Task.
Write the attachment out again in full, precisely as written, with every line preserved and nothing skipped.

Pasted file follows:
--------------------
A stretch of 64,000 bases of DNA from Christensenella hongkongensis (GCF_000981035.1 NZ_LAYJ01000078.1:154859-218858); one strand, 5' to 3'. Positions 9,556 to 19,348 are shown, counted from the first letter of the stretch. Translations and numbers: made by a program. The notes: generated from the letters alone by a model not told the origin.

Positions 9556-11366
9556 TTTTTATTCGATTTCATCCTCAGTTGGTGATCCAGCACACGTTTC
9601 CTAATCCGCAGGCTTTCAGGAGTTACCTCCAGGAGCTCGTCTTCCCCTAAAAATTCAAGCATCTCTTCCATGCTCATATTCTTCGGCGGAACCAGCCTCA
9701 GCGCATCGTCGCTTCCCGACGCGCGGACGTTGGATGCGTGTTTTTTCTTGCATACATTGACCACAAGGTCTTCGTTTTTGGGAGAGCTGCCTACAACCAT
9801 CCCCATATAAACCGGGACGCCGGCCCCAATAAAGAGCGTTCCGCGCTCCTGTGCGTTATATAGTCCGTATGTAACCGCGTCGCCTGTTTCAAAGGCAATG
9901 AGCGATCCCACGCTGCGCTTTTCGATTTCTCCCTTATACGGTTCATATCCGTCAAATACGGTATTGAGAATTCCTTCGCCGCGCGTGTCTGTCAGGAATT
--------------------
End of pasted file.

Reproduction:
A stretch of 64,000 bases of DNA from Christensenella hongkongensis (GCF_000981035.1 NZ_LAYJ01000078.1:154859-218858); one strand, 5' to 3'. Positions 9,556 to 19,348 are shown, counted from the first letter of the stretch. Translations and numbers: made by a program. The notes: generated from the letters alone by a model not told the origin.

Positions 9556-11366
9556 TTTTTATTCGATTTCATCCTCAGTTGGTGATCCAGCACACGTTTC
9601 CTAATCCGCAGGCTTTCAGGAGTTACCTCCAGGAGCTCGTCTTCCCCTAAAAATTCAAGCATCTCTTCCATGCTCATATTCTTCGGCGGAACCAGCCTCA
9701 GCGCATCGTCGCTTCCCGACGCGCGGACGTTGGATGCGTGTTTTTTCTTGCATACATTGACCACAAGGTCTTCGTTTTTGGGAGAGCTGCCTACAACCAT
9801 CCCCATATAAACCGGGACGCCGGCCCCAATAAAGAGCGTTCCGCGCTCCTGTGCGTTATATAGTCCGTATGTAACCGCGTCGCCTGTTTCAAAGGCAATG
9901 AGCGATCCCACGCTGCGCTTTTCGATTTCTCCCTTATACGGTTCATATCCGTCAAATACGGTATTGAGAATTCCTTCGCCGCGCGTGTCTGTCAGGAATT